The Student Newspaper of DePaul University

The DePaulia

The Student Newspaper of DePaul University

The DePaulia

The Student Newspaper of DePaul University

The DePaulia

“Mean Girls” review: The movie musical adaptation can sit with us

Yù Yù Blue

Even if you’re a certified musical theater hater, the “Mean Girls” movie-musical was worth the watch. We know everything about the 2004 original movie but wanted to be surprised about the musical. We were excited for Reneé Rapp starring as the iconic Queen Bee Regina George, a role she played on Broadway, and were surprised about the clash of campy musical theater. 

We knew going in we weren’t going to get a total mimic of the movie, which worked in its favor to be a reflection of what mean girls are like in 2024. 

One of the key aspects of the original movie was being able to hear Cady’s internal thoughts throughout the plot. It’s how we saw her character’s demise and development in real time. This was a key feature missing in the musical that took away Cady’s point of view in favor of characters Damien and Janis becoming narrators who occasionally break the fourth wall. 

If the audience had no familiarity with the original movie or musical beforehand, Cady’s demise and redemption may seem surface-level. We looked heavily at Cady’s costumes and makeup to see how she grew to become a “mean girl” and go back to her roots. 

At the final showdown in the state mathlete competition, we infer Cady realizes her taunting her competitor won’t make her better when she says “Why was I judging her hair?” It was an iconic moment in the movie when Cady teaches us that being mean is unnecessary in the grand scheme. I don’t know if that point hit home in this adaptation. 

We understand the demand to update the fashion to reflect the 2020s, but with the rise in Y2K fashion, we believe the film missed an opportunity to stay tried and true. Some of the costumes looked straight off of SHEIN, a fast fashion retailer. Regina’s pink outfit was a standout but most of the outfits worn were unoriginal. Sticking with Y2K would have been the move to add more reasoning/opinion.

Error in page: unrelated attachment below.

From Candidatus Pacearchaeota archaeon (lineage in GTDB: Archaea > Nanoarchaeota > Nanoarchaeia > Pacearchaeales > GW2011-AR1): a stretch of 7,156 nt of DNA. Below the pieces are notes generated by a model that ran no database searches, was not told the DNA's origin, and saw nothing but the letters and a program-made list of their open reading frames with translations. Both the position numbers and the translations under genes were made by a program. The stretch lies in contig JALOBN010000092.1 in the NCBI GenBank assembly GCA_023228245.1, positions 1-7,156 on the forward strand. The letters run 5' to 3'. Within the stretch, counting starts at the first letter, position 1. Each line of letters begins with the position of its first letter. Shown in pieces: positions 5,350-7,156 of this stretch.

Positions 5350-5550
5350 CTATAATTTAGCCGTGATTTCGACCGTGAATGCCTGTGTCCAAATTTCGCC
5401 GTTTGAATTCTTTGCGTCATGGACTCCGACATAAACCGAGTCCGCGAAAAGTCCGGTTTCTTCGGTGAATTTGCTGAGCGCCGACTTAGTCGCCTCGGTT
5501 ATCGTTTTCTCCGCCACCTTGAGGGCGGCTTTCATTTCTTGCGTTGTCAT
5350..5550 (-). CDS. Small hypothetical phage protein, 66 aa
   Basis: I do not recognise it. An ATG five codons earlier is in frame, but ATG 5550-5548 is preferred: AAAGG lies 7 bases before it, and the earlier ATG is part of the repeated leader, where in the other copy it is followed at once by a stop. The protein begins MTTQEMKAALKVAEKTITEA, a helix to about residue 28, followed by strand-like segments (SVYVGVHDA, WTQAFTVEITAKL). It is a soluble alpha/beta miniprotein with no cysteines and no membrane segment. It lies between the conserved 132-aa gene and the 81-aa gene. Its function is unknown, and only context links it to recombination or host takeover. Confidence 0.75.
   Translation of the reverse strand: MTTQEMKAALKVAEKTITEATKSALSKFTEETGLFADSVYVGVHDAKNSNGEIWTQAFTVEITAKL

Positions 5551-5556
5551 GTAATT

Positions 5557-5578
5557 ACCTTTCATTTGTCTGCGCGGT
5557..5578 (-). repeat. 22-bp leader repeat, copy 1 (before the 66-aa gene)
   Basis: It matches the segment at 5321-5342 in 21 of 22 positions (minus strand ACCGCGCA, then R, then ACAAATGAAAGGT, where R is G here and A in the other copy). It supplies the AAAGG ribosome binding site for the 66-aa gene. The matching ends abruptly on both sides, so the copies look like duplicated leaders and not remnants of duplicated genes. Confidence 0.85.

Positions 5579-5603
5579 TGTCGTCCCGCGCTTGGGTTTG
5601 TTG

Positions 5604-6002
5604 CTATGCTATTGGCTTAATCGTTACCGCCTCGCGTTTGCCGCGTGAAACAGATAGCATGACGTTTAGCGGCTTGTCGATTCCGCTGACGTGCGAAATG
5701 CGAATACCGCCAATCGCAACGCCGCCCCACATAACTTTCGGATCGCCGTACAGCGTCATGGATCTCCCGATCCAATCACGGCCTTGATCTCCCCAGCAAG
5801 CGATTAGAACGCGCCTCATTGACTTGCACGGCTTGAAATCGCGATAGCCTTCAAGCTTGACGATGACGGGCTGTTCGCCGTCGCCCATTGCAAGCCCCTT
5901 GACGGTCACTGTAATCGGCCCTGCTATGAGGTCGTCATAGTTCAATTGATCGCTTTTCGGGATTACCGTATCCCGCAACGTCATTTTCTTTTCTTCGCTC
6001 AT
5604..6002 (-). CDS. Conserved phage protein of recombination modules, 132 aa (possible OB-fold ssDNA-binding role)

Having watched the original movie a day before, we were honestly shocked at some of the comments and outward slut shaming in iconic quotes like “Boo you, whore!” Obviously, 20 years later, things have changed for the better and we’re glad the musical-movie took a different turn. The emphasis on female sexuality was never funny in the first place. Even then, there were some jokes poking fun at Karen that should have been removed. 

There were also many homophobic and racial slurs in the original movie aimed at several characters. We’re glad they were removed, but the poke at Janis’s sexuality still makes it despite the removal of the lesbian slur. Of course, her revenge is rooted in the homophobic treatment from Regina, but we don’t know if it was warranted further.  

The movie did not need modernization with the use of social media. The graphics of everyone blowing up TikTok and Instagram to spread rumors looked tacky. There is merit in how social media has influenced the way we gossip but in the context of “Mean Girls,” it doesn’t fit. We’re reminded that all the dirty work is done via the Internet, a theme we don’t associate with “Mean Girls.” We wish that aspect was thrown out the window. 

Regina’s classic moment of throwing the copies of the burn book around the halls of Northshore High was replaced with people sharing it on social media. This was a miss in the film — even in the age of technology, it didn’t hit the same way the classic scene went down. 

“Mean Girls,” the movie musical held up to the pop culture status of the original movie even if some of the ways it was modernized were for the better or for the worse. She can sit with us.

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